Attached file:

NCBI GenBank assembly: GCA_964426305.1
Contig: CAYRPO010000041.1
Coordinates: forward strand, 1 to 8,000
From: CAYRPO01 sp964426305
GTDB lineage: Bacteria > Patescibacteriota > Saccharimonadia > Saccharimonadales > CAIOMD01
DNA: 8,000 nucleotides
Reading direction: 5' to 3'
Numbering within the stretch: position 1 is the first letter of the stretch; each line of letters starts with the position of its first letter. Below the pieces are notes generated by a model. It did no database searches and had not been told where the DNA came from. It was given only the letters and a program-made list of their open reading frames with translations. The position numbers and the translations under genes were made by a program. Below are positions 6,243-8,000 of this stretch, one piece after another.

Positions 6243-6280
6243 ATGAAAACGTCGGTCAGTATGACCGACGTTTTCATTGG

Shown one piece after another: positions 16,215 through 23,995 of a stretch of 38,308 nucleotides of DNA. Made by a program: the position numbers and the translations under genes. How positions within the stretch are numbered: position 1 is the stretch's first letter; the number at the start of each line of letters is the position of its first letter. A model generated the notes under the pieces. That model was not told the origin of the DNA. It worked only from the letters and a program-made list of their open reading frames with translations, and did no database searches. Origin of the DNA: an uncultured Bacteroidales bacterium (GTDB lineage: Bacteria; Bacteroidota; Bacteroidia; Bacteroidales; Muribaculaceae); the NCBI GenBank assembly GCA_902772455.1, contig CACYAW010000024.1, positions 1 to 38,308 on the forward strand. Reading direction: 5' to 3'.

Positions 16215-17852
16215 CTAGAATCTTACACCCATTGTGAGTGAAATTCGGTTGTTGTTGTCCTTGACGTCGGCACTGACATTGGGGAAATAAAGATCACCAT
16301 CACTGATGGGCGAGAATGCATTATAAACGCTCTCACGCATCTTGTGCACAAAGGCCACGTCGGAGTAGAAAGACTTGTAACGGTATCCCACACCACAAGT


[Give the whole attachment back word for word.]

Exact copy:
NCBI GenBank assembly: GCA_964426305.1
Contig: CAYRPO010000041.1
Coordinates: forward strand, 1 to 8,000
From: CAYRPO01 sp964426305
GTDB lineage: Bacteria > Patescibacteriota > Saccharimonadia > Saccharimonadales > CAIOMD01
DNA: 8,000 nucleotides
Reading direction: 5' to 3'
Numbering within the stretch: position 1 is the first letter of the stretch; each line of letters starts with the position of its first letter. Below the pieces are notes generated by a model. It did no database searches and had not been told where the DNA came from. It was given only the letters and a program-made list of their open reading frames with translations. The position numbers and the translations under genes were made by a program. Below are positions 6,243-8,000 of this stretch, one piece after another.

Positions 6243-6280
6243 ATGAAAACGTCGGTCAGTATGACCGACGTTTTCATTGG

Shown one piece after another: positions 16,215 through 23,995 of a stretch of 38,308 nucleotides of DNA. Made by a program: the position numbers and the translations under genes. How positions within the stretch are numbered: position 1 is the stretch's first letter; the number at the start of each line of letters is the position of its first letter. A model generated the notes under the pieces. That model was not told the origin of the DNA. It worked only from the letters and a program-made list of their open reading frames with translations, and did no database searches. Origin of the DNA: an uncultured Bacteroidales bacterium (GTDB lineage: Bacteria; Bacteroidota; Bacteroidia; Bacteroidales; Muribaculaceae); the NCBI GenBank assembly GCA_902772455.1, contig CACYAW010000024.1, positions 1 to 38,308 on the forward strand. Reading direction: 5' to 3'.

Positions 16215-17852
16215 CTAGAATCTTACACCCATTGTGAGTGAAATTCGGTTGTTGTTGTCCTTGACGTCGGCACTGACATTGGGGAAATAAAGATCACCAT
16301 CACTGATGGGCGAGAATGCATTATAAACGCTCTCACGCATCTTGTGCACAAAGGCCACGTCGGAGTAGAAAGACTTGTAACGGTATCCCACACCACAAGT